Let's play a word game: If I say "gay" and ask you what word comes next, you'd probably say "bar" right? And if I said "British"—my husband is British—you might think "pub." This is a quick way of demonstrating how drinking alcohol can be so closely connected to our culture, or at least to mine.
It's easy to say the deep association is a bad thing. I'm sure most of us know people whose lives were ruined (or nearly so) from alcohol. But demonizing alcohol also means dismissing the friendships bonded over a few drinks, or the cool ease that comes with a few beers on a summer night. I often find myself wishing we had a spot here in Brooklyn with the same sense of community found in the country pubs my husband grew up with in England. And I can't forget that the modern gay rights movement started in a bar—not in a government office and certainly not in a church. When you take time out to deliberately think about it, like I have during this month, you start to see both the joy and terror we've bound up in drinking.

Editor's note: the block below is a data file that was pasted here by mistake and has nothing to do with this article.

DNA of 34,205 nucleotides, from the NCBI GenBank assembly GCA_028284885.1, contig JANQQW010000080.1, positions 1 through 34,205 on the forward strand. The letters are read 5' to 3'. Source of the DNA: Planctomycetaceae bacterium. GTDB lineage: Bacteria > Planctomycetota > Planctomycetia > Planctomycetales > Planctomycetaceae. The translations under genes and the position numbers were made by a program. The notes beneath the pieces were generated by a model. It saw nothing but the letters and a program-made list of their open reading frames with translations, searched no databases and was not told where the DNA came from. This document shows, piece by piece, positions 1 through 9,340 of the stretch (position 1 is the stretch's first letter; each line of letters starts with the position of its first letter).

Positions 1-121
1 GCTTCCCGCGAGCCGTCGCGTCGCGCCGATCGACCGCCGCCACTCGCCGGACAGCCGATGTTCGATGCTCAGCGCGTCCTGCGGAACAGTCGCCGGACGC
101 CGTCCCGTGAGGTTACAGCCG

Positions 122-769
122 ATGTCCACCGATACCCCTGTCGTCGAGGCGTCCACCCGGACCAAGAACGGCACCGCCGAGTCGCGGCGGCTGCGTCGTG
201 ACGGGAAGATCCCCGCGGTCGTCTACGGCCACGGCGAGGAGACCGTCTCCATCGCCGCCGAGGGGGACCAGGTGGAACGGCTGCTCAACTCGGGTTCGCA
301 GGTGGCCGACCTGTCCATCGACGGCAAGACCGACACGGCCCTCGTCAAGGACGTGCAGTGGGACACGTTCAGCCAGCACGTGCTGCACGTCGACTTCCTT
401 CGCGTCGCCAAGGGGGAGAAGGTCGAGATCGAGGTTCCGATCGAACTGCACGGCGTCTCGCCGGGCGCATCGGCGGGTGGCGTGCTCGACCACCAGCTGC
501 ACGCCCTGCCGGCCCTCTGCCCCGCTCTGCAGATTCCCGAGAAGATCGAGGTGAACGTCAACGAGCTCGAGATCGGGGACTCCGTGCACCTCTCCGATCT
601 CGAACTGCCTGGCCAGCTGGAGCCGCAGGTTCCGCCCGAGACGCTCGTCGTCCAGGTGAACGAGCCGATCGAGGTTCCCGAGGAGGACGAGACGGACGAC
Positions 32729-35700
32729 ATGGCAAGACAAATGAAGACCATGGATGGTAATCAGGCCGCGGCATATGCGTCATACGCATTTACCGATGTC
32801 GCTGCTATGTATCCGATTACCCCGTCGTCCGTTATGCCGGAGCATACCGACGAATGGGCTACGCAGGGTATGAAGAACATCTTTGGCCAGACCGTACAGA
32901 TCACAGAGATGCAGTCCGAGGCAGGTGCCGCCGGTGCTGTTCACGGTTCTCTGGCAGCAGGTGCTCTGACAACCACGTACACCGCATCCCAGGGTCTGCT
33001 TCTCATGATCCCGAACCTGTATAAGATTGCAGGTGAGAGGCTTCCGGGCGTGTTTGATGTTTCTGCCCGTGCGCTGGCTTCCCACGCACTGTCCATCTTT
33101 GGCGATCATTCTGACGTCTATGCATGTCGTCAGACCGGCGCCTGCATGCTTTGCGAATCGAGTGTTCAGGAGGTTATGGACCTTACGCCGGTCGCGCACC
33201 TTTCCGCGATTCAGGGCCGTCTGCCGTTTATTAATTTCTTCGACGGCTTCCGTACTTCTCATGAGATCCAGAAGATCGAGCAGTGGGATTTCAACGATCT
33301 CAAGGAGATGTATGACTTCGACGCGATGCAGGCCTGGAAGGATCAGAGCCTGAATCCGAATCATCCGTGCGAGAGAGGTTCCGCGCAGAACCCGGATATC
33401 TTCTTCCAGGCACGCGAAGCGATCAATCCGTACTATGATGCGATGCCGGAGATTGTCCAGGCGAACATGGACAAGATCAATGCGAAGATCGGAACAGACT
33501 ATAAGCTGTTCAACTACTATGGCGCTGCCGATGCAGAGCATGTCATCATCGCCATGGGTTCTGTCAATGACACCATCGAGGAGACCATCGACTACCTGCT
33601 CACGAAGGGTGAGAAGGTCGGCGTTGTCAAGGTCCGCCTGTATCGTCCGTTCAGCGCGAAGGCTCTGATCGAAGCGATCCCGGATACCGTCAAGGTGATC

Homer Simpson says it best: "To alcohol! The cause of—and solution to—all of life's problems."
"When you take time out to deliberately think about it, like I have during this month, you start to see both the joy and terror we've bound up in drinking."
We sent off 2016 watching fireworks on our roof, my neighbor's tremendous fried chicken in one hand and a flute of Pol Roger champagne in the other.
In the morning, I went to church with my son and of course had a tiny sip of communion wine. (Ground rules: this doesn't count.) On the way home, we stopped at the bar and restaurant we go to every Sunday after church. (They make the best Negroni in Brooklyn.) I was feeling anxious about telling our bartender friend and the regulars we hang out with about Dryuary, but turns out they took the morning off and were still closed. Dodged that one! Instead we went home to put away the champagne glasses.